For a disorder as devastating as Rett syndrome, the announcement of an FDA-approved treatment is important. While the new drug DAYBUE (trofinetide/NNZ-2566) is not a cure for Rett syndrome, any reliable improvements in the debilitating symptoms of the disorder are most welcome.
Since the FDA approval of DAYBUE, we have received many inquiries from parents asking for our help in understanding the results of the LavenderTM study to make an informed decision about whether to try the medication for their child. Many questions have come from families outside the US who are deeply concerned that their child may not have access to DAYBUE for years to come, if at all.
Families are struggling to understand the statistical concepts and the other information shared by Acadia Pharmaceuticals. In our capacity as an organization dedicated to curing Rett syndrome, here are facts from the publicly available information, including results of the LavenderTM trial and the official prescribing information for DAYBUE, that in our opinion are important to discuss and consider with your physician as you make your own risk: benefit assessment about whether or not to try DAYBUE.
Download a PDF of this document to share with your physician.
We hope families will find this summary helpful.
Key Summary Facts of LavenderTM and LILAC-1 Trials
- 61% of patients taking DAYBUE did not improve
- 13% of patients were rated as “much improved”
- No data are provided regarding which specific symptoms improve
- 85% of patients treated with DAYBUE had diarrhea and 29% had vomiting
- In the study where everyone received DAYBUE, 46% of patients withdrew before completing the study
Trofinetide Development Timeline
Trofinetide is the chemical name for DAYBUE. Based upon efficacy in a rat model for traumatic brain injury (TBI), a clinical trial with trofinetide for treatment of TBI was initiated in 2008. In that study, trofinetide was administered intravenously. It did not demonstrate efficacy for treating TBI.
Trofinetide was then re-formulated as an oral solution and tested in individuals with concussion, Rett syndrome and Fragile X syndrome. DAYBUE’s official prescribing information states that its “mechanism of action” is unknown. This means that how DAYBUE produces an effect in Rett syndrome is not known. Although there is a publication reporting the efficacy of trofinetide in a Fragile X mouse model, there are currently no publications evaluating the efficacy of trofinetide in any animal model of Rett.
DAYBUE has been previously tested in a number of clinical trials in individuals with Rett syndrome. A clinical trial in adults (initiated in 2012) and a clinical trial in pediatrics (initiated in 2016) assessed its safety and tolerability.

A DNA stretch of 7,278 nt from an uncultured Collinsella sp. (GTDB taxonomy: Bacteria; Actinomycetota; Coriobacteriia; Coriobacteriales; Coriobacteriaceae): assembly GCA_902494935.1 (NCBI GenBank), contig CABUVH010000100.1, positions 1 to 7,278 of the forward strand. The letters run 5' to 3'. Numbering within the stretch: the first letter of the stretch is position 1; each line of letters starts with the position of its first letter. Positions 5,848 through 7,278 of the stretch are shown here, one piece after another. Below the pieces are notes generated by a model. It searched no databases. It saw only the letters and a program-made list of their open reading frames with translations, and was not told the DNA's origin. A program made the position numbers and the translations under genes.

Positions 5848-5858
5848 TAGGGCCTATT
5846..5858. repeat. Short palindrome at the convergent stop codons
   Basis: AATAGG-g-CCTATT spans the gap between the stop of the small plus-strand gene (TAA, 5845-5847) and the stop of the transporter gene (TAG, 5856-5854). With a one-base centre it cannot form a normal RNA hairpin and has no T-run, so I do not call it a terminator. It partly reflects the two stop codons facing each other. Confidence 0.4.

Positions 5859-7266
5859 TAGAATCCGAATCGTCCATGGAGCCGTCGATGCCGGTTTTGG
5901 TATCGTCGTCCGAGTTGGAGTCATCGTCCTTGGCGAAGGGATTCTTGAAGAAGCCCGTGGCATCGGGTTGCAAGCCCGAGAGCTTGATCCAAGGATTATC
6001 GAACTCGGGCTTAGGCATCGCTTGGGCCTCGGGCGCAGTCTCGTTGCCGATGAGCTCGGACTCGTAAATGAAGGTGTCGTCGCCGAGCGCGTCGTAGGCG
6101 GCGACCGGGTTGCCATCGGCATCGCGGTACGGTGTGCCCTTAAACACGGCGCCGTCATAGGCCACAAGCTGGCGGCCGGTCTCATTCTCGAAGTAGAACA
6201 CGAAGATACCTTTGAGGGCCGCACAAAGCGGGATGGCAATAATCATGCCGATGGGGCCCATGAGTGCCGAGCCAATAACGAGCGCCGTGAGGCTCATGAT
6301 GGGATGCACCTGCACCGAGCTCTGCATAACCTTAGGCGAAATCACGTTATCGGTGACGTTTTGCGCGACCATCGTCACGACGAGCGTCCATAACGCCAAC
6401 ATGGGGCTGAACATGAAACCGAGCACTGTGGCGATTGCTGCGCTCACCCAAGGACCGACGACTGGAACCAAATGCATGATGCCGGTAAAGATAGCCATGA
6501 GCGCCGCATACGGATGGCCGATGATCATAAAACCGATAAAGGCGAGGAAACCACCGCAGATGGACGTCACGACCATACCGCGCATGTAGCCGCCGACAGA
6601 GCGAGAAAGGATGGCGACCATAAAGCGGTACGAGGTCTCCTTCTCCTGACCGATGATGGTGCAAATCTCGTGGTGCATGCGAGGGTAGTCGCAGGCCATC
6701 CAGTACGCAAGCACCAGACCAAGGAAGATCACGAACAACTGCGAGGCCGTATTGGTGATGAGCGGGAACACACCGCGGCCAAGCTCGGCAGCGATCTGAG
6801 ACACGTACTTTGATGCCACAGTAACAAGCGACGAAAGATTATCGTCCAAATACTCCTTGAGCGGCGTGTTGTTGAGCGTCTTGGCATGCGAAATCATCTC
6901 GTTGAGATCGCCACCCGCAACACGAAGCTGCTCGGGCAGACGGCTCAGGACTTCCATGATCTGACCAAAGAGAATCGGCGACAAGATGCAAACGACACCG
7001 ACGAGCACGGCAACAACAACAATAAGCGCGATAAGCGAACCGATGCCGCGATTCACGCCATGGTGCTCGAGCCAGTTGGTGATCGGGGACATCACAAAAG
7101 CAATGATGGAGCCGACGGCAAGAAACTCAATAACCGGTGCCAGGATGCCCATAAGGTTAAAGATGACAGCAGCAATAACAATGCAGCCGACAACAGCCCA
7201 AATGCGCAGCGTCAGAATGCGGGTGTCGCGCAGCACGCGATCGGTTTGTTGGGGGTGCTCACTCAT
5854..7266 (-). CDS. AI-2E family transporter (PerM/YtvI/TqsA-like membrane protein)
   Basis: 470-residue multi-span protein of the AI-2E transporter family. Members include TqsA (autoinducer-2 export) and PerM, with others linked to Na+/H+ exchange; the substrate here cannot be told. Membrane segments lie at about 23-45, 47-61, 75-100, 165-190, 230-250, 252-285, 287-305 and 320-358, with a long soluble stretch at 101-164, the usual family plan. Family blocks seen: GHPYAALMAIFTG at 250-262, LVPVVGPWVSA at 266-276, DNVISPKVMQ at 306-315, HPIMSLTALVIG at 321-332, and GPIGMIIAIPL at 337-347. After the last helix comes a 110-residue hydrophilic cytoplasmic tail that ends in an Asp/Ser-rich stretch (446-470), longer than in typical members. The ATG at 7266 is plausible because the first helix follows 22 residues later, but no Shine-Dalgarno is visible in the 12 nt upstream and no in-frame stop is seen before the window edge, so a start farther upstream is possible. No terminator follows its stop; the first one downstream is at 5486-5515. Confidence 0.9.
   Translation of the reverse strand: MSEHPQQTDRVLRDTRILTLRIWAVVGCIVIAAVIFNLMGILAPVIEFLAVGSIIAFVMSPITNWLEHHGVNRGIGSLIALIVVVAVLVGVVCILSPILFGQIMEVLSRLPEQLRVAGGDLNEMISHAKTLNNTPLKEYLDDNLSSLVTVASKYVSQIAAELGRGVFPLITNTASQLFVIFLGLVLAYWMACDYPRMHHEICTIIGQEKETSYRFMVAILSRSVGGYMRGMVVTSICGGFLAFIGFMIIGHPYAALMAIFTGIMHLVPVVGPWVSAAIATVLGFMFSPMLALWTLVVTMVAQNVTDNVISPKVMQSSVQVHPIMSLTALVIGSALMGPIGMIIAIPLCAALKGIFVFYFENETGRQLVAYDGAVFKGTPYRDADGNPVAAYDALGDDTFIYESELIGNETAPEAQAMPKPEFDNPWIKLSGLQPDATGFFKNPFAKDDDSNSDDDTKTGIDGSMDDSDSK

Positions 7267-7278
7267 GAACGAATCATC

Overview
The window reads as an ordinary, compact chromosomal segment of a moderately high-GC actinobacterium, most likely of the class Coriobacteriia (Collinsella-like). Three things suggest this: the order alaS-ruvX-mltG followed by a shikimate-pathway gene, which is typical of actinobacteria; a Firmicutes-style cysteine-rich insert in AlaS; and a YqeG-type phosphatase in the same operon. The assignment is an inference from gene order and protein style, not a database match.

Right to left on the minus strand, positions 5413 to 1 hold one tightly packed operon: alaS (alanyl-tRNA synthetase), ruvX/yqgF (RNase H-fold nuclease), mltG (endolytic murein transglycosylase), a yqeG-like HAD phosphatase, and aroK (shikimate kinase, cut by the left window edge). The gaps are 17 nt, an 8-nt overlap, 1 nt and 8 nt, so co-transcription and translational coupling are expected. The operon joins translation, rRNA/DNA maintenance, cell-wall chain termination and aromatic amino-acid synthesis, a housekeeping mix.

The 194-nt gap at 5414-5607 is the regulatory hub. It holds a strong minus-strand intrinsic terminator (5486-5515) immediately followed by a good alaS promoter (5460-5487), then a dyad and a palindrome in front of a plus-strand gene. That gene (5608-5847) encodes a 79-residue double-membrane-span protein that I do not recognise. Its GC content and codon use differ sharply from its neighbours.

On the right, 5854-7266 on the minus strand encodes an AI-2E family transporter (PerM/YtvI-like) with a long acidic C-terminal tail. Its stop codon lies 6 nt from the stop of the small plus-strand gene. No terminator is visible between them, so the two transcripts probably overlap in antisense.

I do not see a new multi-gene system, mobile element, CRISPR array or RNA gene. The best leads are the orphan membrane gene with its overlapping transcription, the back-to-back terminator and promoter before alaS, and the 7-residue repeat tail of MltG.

The FDA approval of DAYBUE is based on the LavenderTM clinical trial, which began in 2019. In the prescribing information the trial is referred to as Study 1.
As shown in the table above, the LavenderTM trial had two primary clinical outcome assessments: RSBQ and CGI-I. A clinical outcome assessment aims to reflect how a patient feels, functions, or survives. Both the RSBQ and CGI-I are scales that require caregivers and clinicians to interpret how their child and patient are doing and are therefore subjective by nature.
What is the RSBQ?
The Rett Syndrome Behavioral Questionnaire (RSBQ) is a 45-item survey that assesses behavioral and emotional characteristics of Rett.
Here are some examples of symptom statements included in the RSBQ.
- Her breathing is sometimes deep and fast (hyperventilation).
- Spells of screaming for no apparent reason during the day.
- There are certain days/periods where she performs much worse than usual.
- Has frequent naps during the day.
- Expressionless face.
- Bright wide-open eyes.
- There are times when she is irritable for no apparent reason.
- Rocks self when hands are prevented from moving.
In the LavenderTM study the RSBQ was used to assess the severity of Rett symptoms at different time points. Caregivers rated each item with a 0, 1 or 2 based upon the following criteria:
- 0 = the item is not true for an individual
- 1 = the item is somewhat or sometimes true in the individual
- 2 = the item is often or very true in the individual
Since there were 45 items, each scored from 0 to 2, the lowest possible score is 0, and the highest possible score is 90. The higher the score the more severe the symptom rating.
In LavenderTM study, 94 patients were assigned to receive placebo and 93 patients were assigned to receive DAYBUE. The table below is from DAYBUE’s prescribing information and reports the RSBQ results.
This table shows that the RSBQ average baseline score (at the start of the study) was 43.7 for those taking DAYBUE and 44.5 for those on placebo, meaning that severity scores on the RSBQ were similar for both groups before starting treatment. At Week 12 (which was the end of the study), the average score for the group of patients receiving DAYBUE improved by 4.9 points, while the placebo group improved by 1.7 points. The difference between an improvement of 4.9 and 1.7 points is statistically significant.
Below, we present the data in two ways: one way emphasizes the statistical significance of the difference between DAYBUE and the placebo, while the second way focuses on the size of the difference.
The first graph is taken from DAYBUE’s prescribing information and shows a “close up” of the change observed over 8 points of the 90-point scale.
The second graph shows the same week 12 data, but this time instead of change, total scores at each visit are shown on the full scale for the RSBQ.
It is not possible to conclude whether a 3.2 point difference on this scale is clinically significant as there are no publications that define what constitutes a meaningful change in the RSBQ score.